Crypto Exchanges in India have always projected themselves as self-regulatory entities despite lack of crypto regulation and claimed to have been compliant of existing legal trends.

Considering the stringent KYC norms followed by the Crypto exchanges such as Zebpay and Unocoin, it is undisputed that opening a bank account is easier than to have a crypto account with Indian crypto exchange.

In the unregulated Crypto regime in various countries including India, crypto currencies are not recognized as currency/ money/ legal tender. In such hazy legal atmosphere, if at all, the crypto currencies can only be treated as securities or digital assets and therefore the exchanges should incline to streamline their dealings with security exchange and other applicable laws of the land.

Trading Competitions Violate Competition Law Principles

Trading Competitions are being organized by various exchanges in which participants are being asked to trade in a particular digital asset/ crypto currency (Traded Crypto) and the reward is pegged with the higher trading volume of participants.

Crypto Exchange’s job is to provide a secure, fair and non-discriminatory trading platform for sale and purchase of digital assets. The obligations of fairness and non-discrimination are not only confined to the dealings with investors but they also encompass the conduct of the exchanges in relation to the digital assets/ crypto currencies available for trading on the exchange.

Trading competitions, in the present form, are a tool to promote ‘Purchase’ of a particular Crypto currency. Verily, such competition organized by an exchange has adverse effect on a fair market competition and denies a level playing field to other Crypto currencies/ Digital assets available for trading on such exchange. It gives undue advantage to the traded Crypto and on the other hand prejudices the interest of other digital assets.

Primary objective of the Indian Competition Law is to prevent practices which have adverse effect on competition, to promote and sustain competition in markets, to protect the interests of consumers and to ensure freedom of trade carried on by other participants in markets.

As per Section 3 of the Competition Act, 2002, any agreement between enterprises and/or persons, inter alia, in respect of provision of services which causes an appreciable adverse effect on competition is anti-competitive and void.

The word ‘Agreement’ has been explained in the Act under Section 2 (b) and the same reproduced hereunder:

“(b) “agreement” includes any arrangement or understanding or action in concert, — (i) whether or not, such arrangement, understanding or action is formal or in writing; or (ii) whether or not such arrangement, understanding or action is intended to be enforceable by legal proceedings;”

In view of the above definition, an anti-competitive agreement need not be necessarily in writing and can also be an informal arrangement between two or more parties. In most of the cases, the anti-competitive agreements are unwritten understandings between the parties.

By organizing trading competitions and announcing lucrative rewards for participants with highest trading volumes in a particular digital asset, the Exchanges are restricting the purchaser’s choice of trading whose purchase is then driven by his greed for reward/winning prize.

The said arrangement of the exchanges with the traded Crypto is akin to an Exclusive Supply Agreement which means any arrangement restricting in any manner the purchaser in the course of his trade from acquiring or otherwise dealing in any goods other than those of the seller or any other person. The Exclusive Supply Agreement contravenes Section 3 (1) and is considered anti-competitive and void.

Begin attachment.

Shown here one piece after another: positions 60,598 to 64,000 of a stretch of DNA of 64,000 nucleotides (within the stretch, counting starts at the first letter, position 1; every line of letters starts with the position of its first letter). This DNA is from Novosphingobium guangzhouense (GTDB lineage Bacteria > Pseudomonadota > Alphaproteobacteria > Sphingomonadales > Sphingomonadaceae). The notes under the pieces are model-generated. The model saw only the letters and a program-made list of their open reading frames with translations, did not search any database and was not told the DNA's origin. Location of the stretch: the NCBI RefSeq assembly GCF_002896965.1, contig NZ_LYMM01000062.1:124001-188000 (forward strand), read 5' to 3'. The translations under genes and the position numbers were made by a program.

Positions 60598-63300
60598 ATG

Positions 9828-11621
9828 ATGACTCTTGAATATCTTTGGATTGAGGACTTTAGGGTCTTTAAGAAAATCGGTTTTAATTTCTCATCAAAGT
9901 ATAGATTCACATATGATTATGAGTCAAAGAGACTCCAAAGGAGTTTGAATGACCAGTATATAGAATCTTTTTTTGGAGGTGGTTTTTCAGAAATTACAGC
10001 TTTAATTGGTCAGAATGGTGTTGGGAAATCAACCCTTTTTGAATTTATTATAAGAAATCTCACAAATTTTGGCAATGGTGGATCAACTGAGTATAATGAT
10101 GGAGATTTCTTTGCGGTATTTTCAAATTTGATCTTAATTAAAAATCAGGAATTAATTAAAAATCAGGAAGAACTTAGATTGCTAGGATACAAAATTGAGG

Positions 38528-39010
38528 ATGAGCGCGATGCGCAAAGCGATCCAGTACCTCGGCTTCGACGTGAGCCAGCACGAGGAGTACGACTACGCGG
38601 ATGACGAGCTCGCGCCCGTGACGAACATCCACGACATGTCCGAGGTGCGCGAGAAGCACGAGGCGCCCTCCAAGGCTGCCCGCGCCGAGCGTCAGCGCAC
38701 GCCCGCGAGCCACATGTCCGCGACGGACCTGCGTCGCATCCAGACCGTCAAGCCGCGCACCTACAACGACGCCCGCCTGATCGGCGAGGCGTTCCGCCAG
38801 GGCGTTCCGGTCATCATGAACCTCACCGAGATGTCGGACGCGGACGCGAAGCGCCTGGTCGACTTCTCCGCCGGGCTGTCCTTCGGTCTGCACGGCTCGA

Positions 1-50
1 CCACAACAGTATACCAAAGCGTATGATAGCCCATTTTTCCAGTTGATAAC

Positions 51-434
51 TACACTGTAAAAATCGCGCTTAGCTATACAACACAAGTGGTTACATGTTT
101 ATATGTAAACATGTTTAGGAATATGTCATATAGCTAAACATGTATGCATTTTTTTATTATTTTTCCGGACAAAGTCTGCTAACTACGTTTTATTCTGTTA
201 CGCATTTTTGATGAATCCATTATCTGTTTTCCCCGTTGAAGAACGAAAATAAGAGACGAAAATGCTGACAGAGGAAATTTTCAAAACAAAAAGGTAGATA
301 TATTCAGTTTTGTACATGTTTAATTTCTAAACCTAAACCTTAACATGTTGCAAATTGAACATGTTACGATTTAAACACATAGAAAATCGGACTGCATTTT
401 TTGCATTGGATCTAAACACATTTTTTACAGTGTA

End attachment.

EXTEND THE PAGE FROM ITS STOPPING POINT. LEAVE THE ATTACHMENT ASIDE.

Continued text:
Although, the Crypto exchanges or Crypto currencies have not been brought under the law net, however, the exchanges should draw the analogy from the existing laws in order to keep themselves compliant with, at least, the well settled legal principles of law.

Is Exchange Ready To Compensate Investors’ Loss?

Imagine an exchange in the conventional world say for e.g. BSE running a trading competition and promoting RIL shares. Our instant reaction would be negative and BSE and RIL both will lose credibility in the eyes of investors. So, if we presume that most of the crypto exchanges are self-regulated in India and act very responsibly then somewhere trading completions are against the ethos of being responsible.

Imagine a newcomer in the crypto world who does not know much about trading and he creates an account on the exchange. The newbie will presume that if an exchange is promoting a competition of trading in a particular digital asset then there is an implied endorsement of the exchange for that digital asset. Without getting into the basic fundamentals of that crypto currency, the investor will invest his hard earned money into the same.

These competitions are also a method of promoting “Pump and dump” show as few investors with deep pockets can play around with buying and selling bids with multiple accounts on the same exchange.

The exchanges who are indulging in these competitions are ignorant of the fact that price is determined by demand and supply. If the coin/digital asset has strong basics and investors think that there is some value in it they will buy it without any competition or scheme. When an exchange runs such competition, coins/digital assets with weak fundamentals get promoted and tomorrow these coins can exit the market as well. Now, who will take the responsibility on their exit?

Exchange is service provider which makes available for investors a platform for secure sale and purchase of Cryptos. The exchanges, therefore, should act in a self-regulatory fair manner and should refrain from acting like a marketer.

Disclaimer: The views expressed in this article are personal and purely informative in nature.

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